Second-gen Kolibree connected toothbrush comes with improved smarts and a lower price

The Kolibree can tell you if your brushing sessions tend to be as long and thorough as they should be.

Kolibree smart toothbrush

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Much has happened since we had our first encounter with the Kolibree smart sonic toothbrush at CES in January 2014: The Bluetooth-enabled Kolibree secured more than $100,000 in Kickstarter funding a few months later, began shipping to backers in February of this year, and is now being replaced with a new model that’s both better and more affordable.

The new Kolibree improves upon the original with better Bluetooth connectivity and more precise motion tracking, and is $50 cheaper at $149. According to the Paris-based company behind the toothbrush, all the valuable feedback it received from users of the first-gen model helped inform these changes. The Kolibree companion app has also undergone an overhaul and boasts the following new features:

  • Go Pirate 2, the kids' game: Proper brushing is rewarded through scores, badges, and advancing age-based levels; the leaderboard enables friendly family competition.

  • Kolibree Index: Combines frequency, regularity, and quality of brushing to keep tabs on dental hygiene habits.

  • Check Up: A quick visual view of areas you missed.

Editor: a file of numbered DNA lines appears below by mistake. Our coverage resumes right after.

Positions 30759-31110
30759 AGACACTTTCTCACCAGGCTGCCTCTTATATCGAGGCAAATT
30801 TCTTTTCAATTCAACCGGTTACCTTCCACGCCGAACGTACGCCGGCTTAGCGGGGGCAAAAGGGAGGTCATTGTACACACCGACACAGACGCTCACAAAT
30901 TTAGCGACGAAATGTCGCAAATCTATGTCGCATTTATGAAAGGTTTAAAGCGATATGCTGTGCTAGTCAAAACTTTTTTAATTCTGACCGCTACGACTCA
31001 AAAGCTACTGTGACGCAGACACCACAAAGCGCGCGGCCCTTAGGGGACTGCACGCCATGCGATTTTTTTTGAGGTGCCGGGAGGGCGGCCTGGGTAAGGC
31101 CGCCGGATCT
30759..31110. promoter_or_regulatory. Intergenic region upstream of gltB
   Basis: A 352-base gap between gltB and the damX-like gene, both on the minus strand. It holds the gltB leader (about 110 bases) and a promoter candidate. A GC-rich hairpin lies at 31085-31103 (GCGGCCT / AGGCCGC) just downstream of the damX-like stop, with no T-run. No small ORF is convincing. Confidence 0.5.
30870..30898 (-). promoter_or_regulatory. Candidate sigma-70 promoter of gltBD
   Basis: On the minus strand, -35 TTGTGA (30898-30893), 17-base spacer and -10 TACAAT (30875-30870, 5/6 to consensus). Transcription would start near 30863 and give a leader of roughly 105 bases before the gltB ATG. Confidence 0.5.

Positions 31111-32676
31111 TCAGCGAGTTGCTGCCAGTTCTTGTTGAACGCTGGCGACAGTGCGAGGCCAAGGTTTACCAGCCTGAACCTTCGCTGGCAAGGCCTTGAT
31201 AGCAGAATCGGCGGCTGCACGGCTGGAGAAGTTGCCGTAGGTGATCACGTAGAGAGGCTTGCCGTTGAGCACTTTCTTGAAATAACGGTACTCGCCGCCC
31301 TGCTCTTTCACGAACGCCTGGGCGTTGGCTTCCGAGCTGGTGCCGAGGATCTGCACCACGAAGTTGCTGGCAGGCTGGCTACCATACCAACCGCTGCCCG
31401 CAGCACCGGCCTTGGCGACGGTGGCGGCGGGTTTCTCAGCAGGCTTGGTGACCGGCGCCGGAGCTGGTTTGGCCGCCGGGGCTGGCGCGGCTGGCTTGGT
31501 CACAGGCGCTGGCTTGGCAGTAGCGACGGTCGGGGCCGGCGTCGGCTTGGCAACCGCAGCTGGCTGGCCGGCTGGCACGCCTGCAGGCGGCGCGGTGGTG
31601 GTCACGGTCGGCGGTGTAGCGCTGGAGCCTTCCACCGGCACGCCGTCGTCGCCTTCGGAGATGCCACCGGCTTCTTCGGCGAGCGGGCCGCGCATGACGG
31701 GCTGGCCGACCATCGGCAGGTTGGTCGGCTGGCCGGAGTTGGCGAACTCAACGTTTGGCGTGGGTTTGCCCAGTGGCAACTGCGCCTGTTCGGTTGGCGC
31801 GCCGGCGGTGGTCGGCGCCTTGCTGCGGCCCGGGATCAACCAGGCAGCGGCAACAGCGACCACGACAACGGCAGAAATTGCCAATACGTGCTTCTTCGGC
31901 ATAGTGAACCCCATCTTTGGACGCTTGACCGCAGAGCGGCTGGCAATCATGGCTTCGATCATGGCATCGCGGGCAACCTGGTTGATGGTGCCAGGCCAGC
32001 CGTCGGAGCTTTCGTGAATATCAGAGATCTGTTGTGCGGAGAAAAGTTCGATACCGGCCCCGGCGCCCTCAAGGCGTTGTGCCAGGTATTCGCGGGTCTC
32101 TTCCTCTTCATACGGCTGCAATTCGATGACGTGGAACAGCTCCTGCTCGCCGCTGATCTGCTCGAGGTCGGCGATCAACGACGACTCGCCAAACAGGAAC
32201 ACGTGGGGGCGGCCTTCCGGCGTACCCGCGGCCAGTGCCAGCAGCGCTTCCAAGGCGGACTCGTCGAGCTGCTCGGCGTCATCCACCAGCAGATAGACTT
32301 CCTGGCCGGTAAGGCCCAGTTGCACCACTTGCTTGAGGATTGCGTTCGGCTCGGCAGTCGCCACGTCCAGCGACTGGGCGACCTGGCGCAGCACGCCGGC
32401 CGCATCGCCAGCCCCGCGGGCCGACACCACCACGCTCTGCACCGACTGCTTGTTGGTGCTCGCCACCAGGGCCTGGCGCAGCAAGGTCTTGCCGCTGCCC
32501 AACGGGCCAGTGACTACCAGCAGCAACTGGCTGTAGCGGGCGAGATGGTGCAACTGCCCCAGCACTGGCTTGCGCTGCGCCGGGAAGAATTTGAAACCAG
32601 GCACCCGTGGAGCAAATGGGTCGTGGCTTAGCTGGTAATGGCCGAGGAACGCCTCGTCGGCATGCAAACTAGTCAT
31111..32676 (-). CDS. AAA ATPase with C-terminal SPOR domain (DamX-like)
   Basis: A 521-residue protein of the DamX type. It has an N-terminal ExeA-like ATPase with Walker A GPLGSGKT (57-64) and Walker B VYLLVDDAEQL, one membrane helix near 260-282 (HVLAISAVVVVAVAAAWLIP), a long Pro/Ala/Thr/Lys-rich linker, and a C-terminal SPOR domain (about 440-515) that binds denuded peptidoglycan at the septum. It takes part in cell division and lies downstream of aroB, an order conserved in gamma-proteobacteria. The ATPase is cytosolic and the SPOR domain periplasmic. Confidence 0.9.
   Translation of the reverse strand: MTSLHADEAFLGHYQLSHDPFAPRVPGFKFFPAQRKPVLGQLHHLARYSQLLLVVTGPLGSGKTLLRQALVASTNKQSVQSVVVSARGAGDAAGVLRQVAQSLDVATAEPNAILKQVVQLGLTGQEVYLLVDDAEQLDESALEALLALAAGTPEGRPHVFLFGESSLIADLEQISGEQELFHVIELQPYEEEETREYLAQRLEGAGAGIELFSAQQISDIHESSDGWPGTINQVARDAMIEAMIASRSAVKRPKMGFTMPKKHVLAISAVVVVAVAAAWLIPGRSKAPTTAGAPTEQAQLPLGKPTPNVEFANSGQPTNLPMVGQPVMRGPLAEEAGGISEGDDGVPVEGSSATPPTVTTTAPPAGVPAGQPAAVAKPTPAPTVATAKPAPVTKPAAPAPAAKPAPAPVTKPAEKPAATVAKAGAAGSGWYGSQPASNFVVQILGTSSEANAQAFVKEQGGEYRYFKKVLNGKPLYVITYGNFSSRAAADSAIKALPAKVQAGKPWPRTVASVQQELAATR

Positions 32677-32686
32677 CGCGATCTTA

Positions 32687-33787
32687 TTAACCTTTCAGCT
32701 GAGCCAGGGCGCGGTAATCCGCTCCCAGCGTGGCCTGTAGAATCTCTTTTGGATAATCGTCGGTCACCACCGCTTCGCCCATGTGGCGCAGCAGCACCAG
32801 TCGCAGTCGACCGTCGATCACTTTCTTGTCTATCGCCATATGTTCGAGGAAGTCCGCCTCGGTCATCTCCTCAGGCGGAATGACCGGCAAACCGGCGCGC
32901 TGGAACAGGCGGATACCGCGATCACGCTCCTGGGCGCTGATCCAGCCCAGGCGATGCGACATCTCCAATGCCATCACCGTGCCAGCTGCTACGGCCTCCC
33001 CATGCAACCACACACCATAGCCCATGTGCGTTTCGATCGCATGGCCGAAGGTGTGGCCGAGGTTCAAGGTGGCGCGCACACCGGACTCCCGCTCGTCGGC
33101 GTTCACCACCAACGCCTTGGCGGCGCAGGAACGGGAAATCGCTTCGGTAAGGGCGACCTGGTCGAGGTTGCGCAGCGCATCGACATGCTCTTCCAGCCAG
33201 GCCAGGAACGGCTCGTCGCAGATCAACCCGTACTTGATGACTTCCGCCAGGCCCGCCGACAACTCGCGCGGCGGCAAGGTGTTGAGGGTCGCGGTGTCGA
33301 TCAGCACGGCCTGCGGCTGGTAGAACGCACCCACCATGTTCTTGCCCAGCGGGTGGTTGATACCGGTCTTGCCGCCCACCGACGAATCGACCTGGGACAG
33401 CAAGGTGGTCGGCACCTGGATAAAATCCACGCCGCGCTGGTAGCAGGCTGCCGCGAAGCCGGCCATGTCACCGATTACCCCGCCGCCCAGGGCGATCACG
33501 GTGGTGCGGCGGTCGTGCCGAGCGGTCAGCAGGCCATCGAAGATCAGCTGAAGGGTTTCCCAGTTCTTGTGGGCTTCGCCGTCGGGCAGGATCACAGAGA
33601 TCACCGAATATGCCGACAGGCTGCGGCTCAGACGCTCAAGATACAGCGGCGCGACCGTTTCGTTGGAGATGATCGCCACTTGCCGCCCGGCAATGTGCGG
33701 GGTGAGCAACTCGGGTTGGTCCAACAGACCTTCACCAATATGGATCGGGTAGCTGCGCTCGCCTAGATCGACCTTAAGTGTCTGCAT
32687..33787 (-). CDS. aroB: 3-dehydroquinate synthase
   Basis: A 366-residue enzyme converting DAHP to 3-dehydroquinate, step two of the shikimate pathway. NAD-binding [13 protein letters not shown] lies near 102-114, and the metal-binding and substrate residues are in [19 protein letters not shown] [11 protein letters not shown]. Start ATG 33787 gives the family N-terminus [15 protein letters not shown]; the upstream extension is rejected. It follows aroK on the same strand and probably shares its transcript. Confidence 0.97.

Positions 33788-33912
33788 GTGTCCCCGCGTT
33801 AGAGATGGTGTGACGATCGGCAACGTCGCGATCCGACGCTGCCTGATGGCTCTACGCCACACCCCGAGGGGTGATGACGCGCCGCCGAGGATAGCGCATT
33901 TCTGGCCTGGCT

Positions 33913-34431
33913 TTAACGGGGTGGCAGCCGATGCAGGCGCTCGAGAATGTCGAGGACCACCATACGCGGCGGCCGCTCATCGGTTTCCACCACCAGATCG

• Reminders: Set your own times so you’ll remember to brush twice a day.

  • Offline mode: Use the Kolibree toothbrush and sync your brushing data even when you’re not using the app (e.g., brush twice a day and sync twice a week)

How it works

The Kolibree uses a slew of onboard sensors—3D motion sensor, accelerometer, gyrometer and magnetometer—to analyze your brushing habits, and it uses the findings to present you with a clear picture of your dental hygiene (or lack thereof). It tells you if your brushing sessions tend to last as long as they should, and whether all quadrants of your mouth are receiving the attention they deserve. Its findings and suggestions are relayed to you via a companion app in the form of daily and weekly reports, which you can easily share with your dentist as well.

There is special emphasis on making brushing seem fun to kids—and maybe grownups for whom avoiding the specter of painful and expensive dental procedures isn’t enough motivation. Lest its suggestions be ignored by the young ones, it gamifies the whole experience using mini games and brushing competitions featuring symbolic prizes.

The impact on you at home: The new model may or may not be as good as the company says it is, but there’s no doubt it’s significantly lower price tag makes it more compelling than the first-gen model. Unfortunately, it still comes across as a bit of a hard sell to us as there are much more affordable options out there: The Oral-B Pro 5000 we reviewed back in February is going for about $102 (down from $130) on Amazon, while a connected toothbrush for kids from Philips is available for $40 (down from $50) on the same site.

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